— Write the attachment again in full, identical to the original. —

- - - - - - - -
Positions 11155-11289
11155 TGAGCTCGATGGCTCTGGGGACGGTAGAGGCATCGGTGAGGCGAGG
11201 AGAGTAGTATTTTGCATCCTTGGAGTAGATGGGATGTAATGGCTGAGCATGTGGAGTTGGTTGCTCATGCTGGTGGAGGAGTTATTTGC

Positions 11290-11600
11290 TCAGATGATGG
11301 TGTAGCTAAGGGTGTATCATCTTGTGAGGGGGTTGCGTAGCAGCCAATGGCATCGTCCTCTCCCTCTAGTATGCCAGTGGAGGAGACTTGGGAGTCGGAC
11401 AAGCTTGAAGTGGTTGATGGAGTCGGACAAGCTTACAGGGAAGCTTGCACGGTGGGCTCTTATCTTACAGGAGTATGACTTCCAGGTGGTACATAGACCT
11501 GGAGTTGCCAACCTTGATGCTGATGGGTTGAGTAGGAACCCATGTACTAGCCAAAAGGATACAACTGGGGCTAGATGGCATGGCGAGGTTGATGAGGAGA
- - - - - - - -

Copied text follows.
Positions 11155-11289
11155 TGAGCTCGATGGCTCTGGGGACGGTAGAGGCATCGGTGAGGCGAGG
11201 AGAGTAGTATTTTGCATCCTTGGAGTAGATGGGATGTAATGGCTGAGCATGTGGAGTTGGTTGCTCATGCTGGTGGAGGAGTTATTTGC

Positions 11290-11600
11290 TCAGATGATGG
11301 TGTAGCTAAGGGTGTATCATCTTGTGAGGGGGTTGCGTAGCAGCCAATGGCATCGTCCTCTCCCTCTAGTATGCCAGTGGAGGAGACTTGGGAGTCGGAC
11401 AAGCTTGAAGTGGTTGATGGAGTCGGACAAGCTTACAGGGAAGCTTGCACGGTGGGCTCTTATCTTACAGGAGTATGACTTCCAGGTGGTACATAGACCT
11501 GGAGTTGCCAACCTTGATGCTGATGGGTTGAGTAGGAACCCATGTACTAGCCAAAAGGATACAACTGGGGCTAGATGGCATGGCGAGGTTGATGAGGAGA